We get it. There’s nothing better than an extra 30 minutes of sleep on a warm, cozy bed.
But did you know that it could actually make you more tired?
I know, it sounds counterintuitive. More sleep = more tired doesn’t seem like an equation that makes sense, but hear me out.
I was burning the midnight oil to launch my company Rype, where members can book private French, Mandarin, Spanish lessons on-the-go. But my sleep was completely out of wack. Some nights I would only get 2-3 hours of sleep, while other nights I would get 10, and still feel exhausted. If you can relate, I hope to share the 5 different stages of sleep we all experience, and some actionable tips to help you sleep better!
It turns out that there are 5 major sleep stages that we all go through during the night. Starting with…
Stage 1 (NREM)
In this first stage, you’re in a NREM (non-rapid eye moment) stage. This is when you’re floating in and out of consciousness. It’s that moment when you feel awake but you also notice your mind is drifting away. You may also feel your muscle jerk that wakes you up into consciousness, also known as hypnic myoclonia.
Stage 2 (NREM)
Stage 2 is when you start to enter the lighter phases of sleep. About half of our sleep time is spent during this NREM stage. This is when your muscle and heart rate begins to relax, and your brain slowly dwindles down.
Stage 3 & 4 (NREM)
These next two stages are combined as they have very similar effects on your sleep, called slow wave sleep (SWS). This is known as the deepest part of the sleep cycle, and one must not be woken up during this stage. If you’ve ever been abruptly woken up in a groggy state, you were probably experiencing slow wave sleep.
The other reason why SWS is vital is because the body rejuvenates itself during this stage. Growth hormones are released, which is used to heal muscle and tissues, and provides important oxygen and nutrients to the body.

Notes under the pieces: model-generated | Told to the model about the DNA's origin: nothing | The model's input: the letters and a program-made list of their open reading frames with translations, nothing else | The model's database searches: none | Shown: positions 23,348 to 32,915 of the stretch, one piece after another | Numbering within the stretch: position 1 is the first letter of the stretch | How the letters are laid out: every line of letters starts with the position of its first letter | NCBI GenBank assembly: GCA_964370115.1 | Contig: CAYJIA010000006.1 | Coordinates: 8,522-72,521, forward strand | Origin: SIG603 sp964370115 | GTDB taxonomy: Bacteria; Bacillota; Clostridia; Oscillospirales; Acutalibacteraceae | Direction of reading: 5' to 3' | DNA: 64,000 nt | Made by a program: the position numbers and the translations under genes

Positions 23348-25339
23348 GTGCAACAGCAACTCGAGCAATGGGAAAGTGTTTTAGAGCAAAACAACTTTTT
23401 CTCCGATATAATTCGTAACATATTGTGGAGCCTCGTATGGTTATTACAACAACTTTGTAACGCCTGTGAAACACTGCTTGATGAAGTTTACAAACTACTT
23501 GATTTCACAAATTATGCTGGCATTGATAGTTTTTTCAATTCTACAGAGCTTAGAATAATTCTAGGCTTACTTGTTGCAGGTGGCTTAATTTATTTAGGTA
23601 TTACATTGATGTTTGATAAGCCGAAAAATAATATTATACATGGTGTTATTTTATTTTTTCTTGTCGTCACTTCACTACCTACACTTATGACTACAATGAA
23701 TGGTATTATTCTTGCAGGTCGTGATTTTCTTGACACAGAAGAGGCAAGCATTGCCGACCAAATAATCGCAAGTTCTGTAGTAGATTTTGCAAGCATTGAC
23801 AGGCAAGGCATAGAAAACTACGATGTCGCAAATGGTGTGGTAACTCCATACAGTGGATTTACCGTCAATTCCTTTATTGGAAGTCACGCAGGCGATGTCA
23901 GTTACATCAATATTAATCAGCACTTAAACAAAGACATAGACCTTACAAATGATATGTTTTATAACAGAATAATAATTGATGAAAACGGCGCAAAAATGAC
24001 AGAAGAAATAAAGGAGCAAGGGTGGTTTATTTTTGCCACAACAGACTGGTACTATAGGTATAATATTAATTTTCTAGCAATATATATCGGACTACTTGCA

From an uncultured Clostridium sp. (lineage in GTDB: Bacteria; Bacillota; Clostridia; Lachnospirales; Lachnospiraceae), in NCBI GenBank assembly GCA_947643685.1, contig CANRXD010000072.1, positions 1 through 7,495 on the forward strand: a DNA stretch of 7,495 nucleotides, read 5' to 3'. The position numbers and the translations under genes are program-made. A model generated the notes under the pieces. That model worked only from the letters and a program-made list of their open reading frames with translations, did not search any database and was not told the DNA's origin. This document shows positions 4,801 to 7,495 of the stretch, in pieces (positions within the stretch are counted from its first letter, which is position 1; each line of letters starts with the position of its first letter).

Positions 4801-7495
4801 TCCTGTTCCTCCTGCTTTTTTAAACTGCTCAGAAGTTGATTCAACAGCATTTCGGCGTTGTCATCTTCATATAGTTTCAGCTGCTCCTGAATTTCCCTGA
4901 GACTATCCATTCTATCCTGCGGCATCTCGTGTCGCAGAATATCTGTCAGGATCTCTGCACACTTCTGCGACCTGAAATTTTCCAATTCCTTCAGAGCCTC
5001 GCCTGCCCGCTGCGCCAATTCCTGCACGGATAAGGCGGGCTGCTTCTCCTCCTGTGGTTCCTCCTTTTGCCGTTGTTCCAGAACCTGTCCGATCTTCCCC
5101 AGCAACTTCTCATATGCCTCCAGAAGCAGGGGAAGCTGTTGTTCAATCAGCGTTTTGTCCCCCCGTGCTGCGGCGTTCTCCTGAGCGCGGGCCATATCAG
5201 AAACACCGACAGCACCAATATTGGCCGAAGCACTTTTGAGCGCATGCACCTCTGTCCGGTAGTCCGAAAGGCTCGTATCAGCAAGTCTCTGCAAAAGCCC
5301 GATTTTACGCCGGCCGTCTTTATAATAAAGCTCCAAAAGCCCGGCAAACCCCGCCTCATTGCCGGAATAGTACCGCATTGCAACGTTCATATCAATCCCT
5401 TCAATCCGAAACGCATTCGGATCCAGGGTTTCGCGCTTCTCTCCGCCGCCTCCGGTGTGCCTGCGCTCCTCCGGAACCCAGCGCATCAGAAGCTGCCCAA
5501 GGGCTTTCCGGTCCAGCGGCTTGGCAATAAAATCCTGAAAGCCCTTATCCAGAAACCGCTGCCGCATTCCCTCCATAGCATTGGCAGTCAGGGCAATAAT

Fun fact: these are also the stages when children (or adults) experience sleep walking and bedwetting.
Stage 5 (REM)
This is the final stage of the sleep cycle, and the only stage where you experience REM (rapid eye moment) sleep. While we only spend 20% of our time during this stage, it’s when the brain is most active. It’s likely the most important stage as well because the brain is revitalized for daytime functioning.
The majority of our dreams are also occuring in this final stage of sleep, and the brain waves appear as if we’re awake.
The real question is, how do we actually sleep better? I’ve spent hundreds of dollars and hours experimenting with different solutions, and these are the best tips I have found to be helpful.
1. Block blue light
In the digital world we live in today, the majority of poor sleep quality is due to what’s known as blue light. Studies show that we spend on average 10.5 hours a day in front of our screens (i.e. smartphones, TV, laptops) 1. Each of these screens emit harmful blue light that suppresses melatonin, our sleep hormone. In short, this tricks our brain to feel ‘awake’ when we should be in relaxed mode.
The best way to combat this effectively is to invest in a pair of blue light blocking glasses (also known as computer glasses) that you can wear while you work, and 90 minutes before you sleep.
Recommended: iGOTHAM Computer Glasses
2. Adjust your room temperature
Sleep experts have shown that room temperature between 60 and 75 degrees Fahrenheit is ideal for the best sleep. A room with extreme temperatures leads to more frequent awakenings and lighter sleep.
This can be extremely difficult if you have a sleeping partner, which is why I recommend Chilipad. It’s a heating and cooling pad that you place underneath your bedsheets. Best of all, you can place it just on your side of the bed so you can customize the best temperature for you, without disturbing your sleeping partner.
3. Optimize for REM sleep
Given how important REM sleep is in our sleep stage, we should optimize our sleep time around it. The best way to do that is to
It turns out that our sleep cycle contains a REM stage every 90 minutes. That means if you know when you want to wake up (ex. 6 am), then you want to work backwards in 90 minute increments to find out when to sleep.
If your goal is to wake up at 6 am, then you will likely need to fall asleep at 10:30 pm or 12:00 am to meet the 90 minute rule. You can also use a sleep calculator to make this process more automated.
Recommended: Sleepyti.me (sleep calculator)
I hope this was useful for those of you that struggle with getting quality sleep in your life. As someone who has struggled with insomnia, these tips are dear to my heart.
Like many of you, I procrastinated on taking action in improving my sleep. But I can tell you from personal experience the positive impact it has had in my life, once I put these tips into action.
My recommendation is to try out at least one of these tips. Once you notice the positive effects in your sleep, you can try another, and so forth.